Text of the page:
After two weeks in New Zealand and my flooded trip to Byron Bay, it was a long time since the last time I went to the Bondi to Tamarama walk. Yeah I had done ‘the walk’ a few times when I went out running, but, it’s not the same you know. In fact I hadn’t visited Bondi for a long time: Bad weather, everyday rush, trip preparation, etc.
It was one of those warm and clear evenings when I started walking down Bondi Road, and while walking I felt almost ‘at home’, a four months home, felt comfortable, safe… and sad.
I had only seven days remaining in Australia.
A view of Bondi beach
Yep… It’s been a while
– “Excuse me, is this the one to the Blue Mountains?”
– “It is mate!”
So it began my trip to the last attraction I was going to visit in Australia, sadly.
The ‘three sisters’ at Blue Mountains
So, time has passed and it is time to wrap up the New Zealand adventure. (For the record it actually ended on February 2012)
This post is to do a quick review of what’s been going on the blog for more than a year now (First post con Christchurch here), it’s no secret I’ve been delaying this to keep the memory alive, as it could last a bit longer while there was something else to write, but the truth is there’s not much more to say apart from the absolutely great time I had there.
First things first, if you’ve come to the blog before, this is the map of the trip I’ve been writing about. If this is your first time, let me introduce you to the trip I did.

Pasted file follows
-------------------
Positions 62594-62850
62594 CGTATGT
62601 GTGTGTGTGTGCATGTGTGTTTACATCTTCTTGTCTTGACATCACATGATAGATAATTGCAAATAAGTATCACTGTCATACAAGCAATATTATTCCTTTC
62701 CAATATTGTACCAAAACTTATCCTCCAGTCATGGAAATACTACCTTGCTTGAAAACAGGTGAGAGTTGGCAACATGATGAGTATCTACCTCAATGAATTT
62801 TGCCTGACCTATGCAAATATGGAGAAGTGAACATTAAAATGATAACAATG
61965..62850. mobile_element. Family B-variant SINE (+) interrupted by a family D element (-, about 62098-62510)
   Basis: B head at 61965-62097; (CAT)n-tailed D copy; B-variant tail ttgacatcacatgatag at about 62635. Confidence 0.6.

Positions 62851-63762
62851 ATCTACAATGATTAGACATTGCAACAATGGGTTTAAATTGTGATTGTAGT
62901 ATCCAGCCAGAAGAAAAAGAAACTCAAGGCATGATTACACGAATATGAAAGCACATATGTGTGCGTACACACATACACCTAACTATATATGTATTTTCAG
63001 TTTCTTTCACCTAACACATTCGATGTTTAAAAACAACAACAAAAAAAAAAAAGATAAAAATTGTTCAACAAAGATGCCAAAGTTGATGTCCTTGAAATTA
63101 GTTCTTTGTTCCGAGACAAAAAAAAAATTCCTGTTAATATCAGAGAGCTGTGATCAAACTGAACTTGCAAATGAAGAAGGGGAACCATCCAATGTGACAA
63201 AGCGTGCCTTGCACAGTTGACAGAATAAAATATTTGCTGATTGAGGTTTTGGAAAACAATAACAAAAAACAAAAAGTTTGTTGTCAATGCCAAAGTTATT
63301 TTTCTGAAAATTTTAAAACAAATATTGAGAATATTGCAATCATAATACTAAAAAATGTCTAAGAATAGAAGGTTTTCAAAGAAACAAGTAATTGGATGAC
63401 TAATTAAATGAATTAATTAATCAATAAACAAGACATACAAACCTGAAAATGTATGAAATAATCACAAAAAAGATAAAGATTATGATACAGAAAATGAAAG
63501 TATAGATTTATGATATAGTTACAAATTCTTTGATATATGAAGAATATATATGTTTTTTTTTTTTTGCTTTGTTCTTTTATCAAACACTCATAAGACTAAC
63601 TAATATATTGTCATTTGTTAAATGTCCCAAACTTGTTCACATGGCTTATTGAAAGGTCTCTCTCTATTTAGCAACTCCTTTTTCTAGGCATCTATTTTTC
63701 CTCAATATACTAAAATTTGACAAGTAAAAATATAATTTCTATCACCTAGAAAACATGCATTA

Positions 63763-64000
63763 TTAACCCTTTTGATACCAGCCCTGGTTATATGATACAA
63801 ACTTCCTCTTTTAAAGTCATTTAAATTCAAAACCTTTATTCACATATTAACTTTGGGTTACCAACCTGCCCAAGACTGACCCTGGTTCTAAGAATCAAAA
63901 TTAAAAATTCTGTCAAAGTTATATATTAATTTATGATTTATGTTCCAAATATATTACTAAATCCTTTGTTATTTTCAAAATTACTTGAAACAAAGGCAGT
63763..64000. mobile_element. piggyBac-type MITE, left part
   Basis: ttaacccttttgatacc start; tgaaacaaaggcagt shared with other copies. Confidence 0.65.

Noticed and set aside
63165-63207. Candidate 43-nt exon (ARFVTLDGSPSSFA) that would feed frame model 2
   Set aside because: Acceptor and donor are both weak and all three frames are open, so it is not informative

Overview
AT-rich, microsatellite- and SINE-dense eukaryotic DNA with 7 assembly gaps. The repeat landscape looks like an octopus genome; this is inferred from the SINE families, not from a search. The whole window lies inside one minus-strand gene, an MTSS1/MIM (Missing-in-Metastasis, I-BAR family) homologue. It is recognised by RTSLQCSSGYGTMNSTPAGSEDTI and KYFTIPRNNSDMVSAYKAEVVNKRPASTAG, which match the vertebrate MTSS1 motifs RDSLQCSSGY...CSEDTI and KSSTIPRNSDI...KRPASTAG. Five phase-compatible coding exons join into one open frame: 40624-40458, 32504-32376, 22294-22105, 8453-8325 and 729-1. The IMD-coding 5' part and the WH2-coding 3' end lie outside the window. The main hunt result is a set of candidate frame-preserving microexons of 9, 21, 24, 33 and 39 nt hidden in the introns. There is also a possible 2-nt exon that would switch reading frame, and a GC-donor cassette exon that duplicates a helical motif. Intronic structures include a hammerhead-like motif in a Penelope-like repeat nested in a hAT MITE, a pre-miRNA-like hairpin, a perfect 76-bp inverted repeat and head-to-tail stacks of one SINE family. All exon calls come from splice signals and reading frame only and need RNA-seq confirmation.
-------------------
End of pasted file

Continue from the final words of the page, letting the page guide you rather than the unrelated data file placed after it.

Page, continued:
A map of my trip
Rangitata to Christchurch
From Rangitata to Christchurch
Well this is almost it, I thought as I woke up before sunrise. It was time to leave Rangitata and the river, and head back to Christchurch. On our way there we made a coffee-stop at Rakaia, home of a giant salmon statue that must be feeling at home cause it was raining a-lot.
By the way, I don’t know what has these people with giant things: a sheep, the salmon, the big apple, turns out there’s even a list on Wikipedia.
- Mt. Cook to Rangitata
Aöraki / Mt. Cook to Rangitata
It was my last day in the Mt. Cook national park and I wanted to start-up early to try to catch the morning light.
I always love these pictures where you can see the top of the mountains lit by the morning light, with its orange/pink color, while the rest of the valley is still dark. (Something like this).
And because the Mt. Cook valley is open to the South West (map here) I was hoping to have a good chance to take my shot, so I woke up at 6 just to find out that it was foggy, I mean really foggy
Not much to see. Taken from this same spot
So I wasn’t very happy. It was time to pack up everything to go to Rangitata.
This is where we are going
The day after arriving to the Aoraki/ Mt. Cook National Park, and after a very pleasant hike to Hooker Valley, I decided to do another walk, this time a bit harder.
I woke up at 7 am trying to catch some sunrise light, but it was completely overcast, so no morning shots. After sleeping a bit more and taking my time to have a good breakfast the wind started to blow and the clouds cleared fast, the sun was warm and the sky was blue, it was a beautiful day. So among the different hikes and activities I decided to climb to the Mueller Hut.
I arrived to one of the hostels at Mt. Cook village, it was very clean and comfortable, the day was warm and sunny.
Hooker Valley hike.
It was time to put on my boots and start walking.
Hooker Valley hike. 8.5 Km
So I decided to warm up with one of the easy walks there are, this one is called “Hooker Valley“, and as you can see from the map, it takes you to the Hooker Lake. It is marked as a 3 hours return track (about 13 Km. go and back), it is a very easy walk, and it only took me the 3 hours cause I was stopping every 500 meters to take a photo. The views are spectacular.
On the way to Aoraki / Mt. Cook